As an op-ed in New York Times explained last October, “Abu Bakr al-Baghdadi, the leader of the Islamic State, spent nearly five years imprisoned at Camp Bucca in southern Iraq. A majority of the other top Islamic State leaders were also former prisoners, including: Abu Muslim al-Turkmani, Abu Louay, Abu Kassem, Abu Jurnas, Abu Shema and Abu Suja. Before their detention, Mr. al-Baghdadi and others were violent radicals, intent on attacking America. Their time in prison deepened their extremism and gave them opportunities to broaden their following. At Camp Bucca, for example, the most radical figures were held alongside less threatening individuals, some of whom were not guilty of any violent crime. Coalition prisons became recruitment centers and training grounds for the terrorists the United States is now fighting.”

It has long been known that the assistance of many other countries was required for the “war on terror” — from sharing intelligence and turning a blind eye to rendition flights to, in some cases, hosting “black sites.” In a report for the United Nations in 2010, on which I was the lead writer, 39 countries were identified, and in 2013, in “Globalizing Torture,” the Open Society Justice Initiative identified 54 countries complicit in the rendition, torture and indefinite detention without charge or trial of “war on terror” prisoners. Read the rest of this entry »

UK Human Rights Groups Dismiss Rendition and Torture Inquiry as a Whitewash

An image of torture.Nine human rights groups in the UK are boycotting the official British inquiry into the treatment of “detainees” in the “war on terror” and the UK’s involvement in rendition, “grievously undermining the controversial inquiry,” as the Guardian described it.

The nine groups, who have written a critical letter to Parliament’s Intelligence and Security Committee, stating that they “do not propose to play a substantive role in the conduct of [the] inquiry,” are Amnesty International, the AIRE Centre (Advice on Individual Rights in Europe), Cage (formerly Cageprisoners), Freedom from Torture (formerly the Medical Foundation for the Care of Victims of Torture), JUSTICE, Liberty, Redress, Reprieve and Rights Watch (UK).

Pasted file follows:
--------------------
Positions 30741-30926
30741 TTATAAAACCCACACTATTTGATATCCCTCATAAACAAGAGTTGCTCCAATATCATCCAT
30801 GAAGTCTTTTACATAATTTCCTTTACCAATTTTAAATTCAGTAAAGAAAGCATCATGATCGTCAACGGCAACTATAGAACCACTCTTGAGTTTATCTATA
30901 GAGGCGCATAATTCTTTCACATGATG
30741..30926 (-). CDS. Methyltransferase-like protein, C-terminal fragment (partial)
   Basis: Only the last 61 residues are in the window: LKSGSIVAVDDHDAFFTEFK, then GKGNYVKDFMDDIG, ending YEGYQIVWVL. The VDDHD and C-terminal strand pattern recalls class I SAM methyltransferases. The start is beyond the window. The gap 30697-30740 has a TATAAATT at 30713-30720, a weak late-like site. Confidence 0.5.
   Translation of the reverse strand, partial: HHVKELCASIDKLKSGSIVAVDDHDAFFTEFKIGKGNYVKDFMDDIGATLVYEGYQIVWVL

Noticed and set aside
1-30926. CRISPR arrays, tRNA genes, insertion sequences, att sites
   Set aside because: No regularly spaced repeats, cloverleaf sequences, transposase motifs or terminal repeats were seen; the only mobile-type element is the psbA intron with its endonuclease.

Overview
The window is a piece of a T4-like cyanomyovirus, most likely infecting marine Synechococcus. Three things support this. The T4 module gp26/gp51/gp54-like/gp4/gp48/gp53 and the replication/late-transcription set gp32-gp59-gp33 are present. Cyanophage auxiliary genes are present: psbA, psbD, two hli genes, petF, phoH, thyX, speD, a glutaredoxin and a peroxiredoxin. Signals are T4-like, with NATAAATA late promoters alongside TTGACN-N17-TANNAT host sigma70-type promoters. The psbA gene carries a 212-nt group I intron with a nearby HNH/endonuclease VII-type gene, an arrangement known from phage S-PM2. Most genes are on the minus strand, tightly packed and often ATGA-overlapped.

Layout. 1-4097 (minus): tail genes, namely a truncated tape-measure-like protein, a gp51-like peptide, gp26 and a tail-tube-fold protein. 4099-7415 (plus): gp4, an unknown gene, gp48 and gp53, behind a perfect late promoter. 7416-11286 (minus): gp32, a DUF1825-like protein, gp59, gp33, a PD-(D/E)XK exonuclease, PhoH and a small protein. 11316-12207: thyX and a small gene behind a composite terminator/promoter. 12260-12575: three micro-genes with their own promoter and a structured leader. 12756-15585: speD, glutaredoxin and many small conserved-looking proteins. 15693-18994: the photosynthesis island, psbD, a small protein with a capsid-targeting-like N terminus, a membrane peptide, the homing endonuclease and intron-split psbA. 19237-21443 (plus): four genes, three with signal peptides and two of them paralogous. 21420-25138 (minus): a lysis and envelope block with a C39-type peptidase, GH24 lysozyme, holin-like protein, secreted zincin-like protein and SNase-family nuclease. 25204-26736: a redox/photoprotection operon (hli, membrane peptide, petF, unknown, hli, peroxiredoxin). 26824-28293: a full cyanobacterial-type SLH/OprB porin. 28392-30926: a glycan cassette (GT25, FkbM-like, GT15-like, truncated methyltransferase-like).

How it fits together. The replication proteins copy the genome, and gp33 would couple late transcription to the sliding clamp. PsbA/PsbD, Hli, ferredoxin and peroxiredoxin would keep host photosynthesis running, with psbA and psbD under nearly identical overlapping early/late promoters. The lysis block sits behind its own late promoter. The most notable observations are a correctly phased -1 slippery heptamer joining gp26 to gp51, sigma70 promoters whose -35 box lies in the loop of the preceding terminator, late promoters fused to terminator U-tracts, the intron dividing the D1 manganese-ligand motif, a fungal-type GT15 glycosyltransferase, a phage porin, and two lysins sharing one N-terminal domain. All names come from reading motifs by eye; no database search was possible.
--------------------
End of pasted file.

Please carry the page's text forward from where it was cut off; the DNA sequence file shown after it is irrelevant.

Britain’s treatment of prisoners and its involvement in rendition was a matter of concern to Conservative MP William Hague when he was the shadow foreign secretary, prior to the Tories forming a coalition government with the Liberal Democrats in May 2010. Hague seemed genuinely appalled by what had taken place since 9/11 — a litany of broken laws and human rights abuses, including, most noticeably, the torture of Binyam Mohamed, whose case had reached the High Court in 2008, causing embarrassment to both the UK and US governments. Read the rest of this entry »

UK Appeals Court Rules Abdel Hakim Belhaj, Rendered to Torture in Gaddafi’s Libya, Can Sue British Government

What a long road to justice this is turning out to be. Back in December 2011, Abdel Hakim Belhaj (aka Belhadj), a former opponent of the Gaddafi regime, who, in 2004, in an operation that involved the British security services, was kidnapped in China with his pregnant wife and delivered to Colonel Gaddafi, first attempted to sue the British government — and, specifically, the former foreign secretary, Jack Straw, MI6’s former director of counter-terrorism, Sir Mark Allen, the Foreign Office, the Home Office and MI5.

Since then, the government has fought to prevent him having his day in court, but on Thursday the court of appeal ruled, as the Guardian described it, that the case “should go ahead despite government attempts to resist it on grounds of the ‘act of state doctrine’, arguing that the courts could not inquire into what happened because it involved a foreign state.” The Guardian added that the ruling “establishes a significant precedent for other claims,” although it is possible, of course, that the Foreign Office will appeal to the Supreme Court.

The Guardian also noted that the British government had “maintained that the UK’s relations with the US would be seriously damaged if Belhaj was allowed to sue and make his case in a British court.” However, the judgment said that “while the trial relating to the couple’s rendition was likely to require a British court to assess the wrongfulness of acts by the CIA and Libyan agents, that was no reason to bar the claim.” Read the rest of this entry »

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Andy Worthington

Investigative journalist, author, campaigner, commentator and public speaker. Recognized as an authority on Guantánamo and the “war on terror.” Co-founder, Close Guantánamo, co-director, We Stand With Shaker. Also, singer and songwriter (The Four Fathers) and photographer.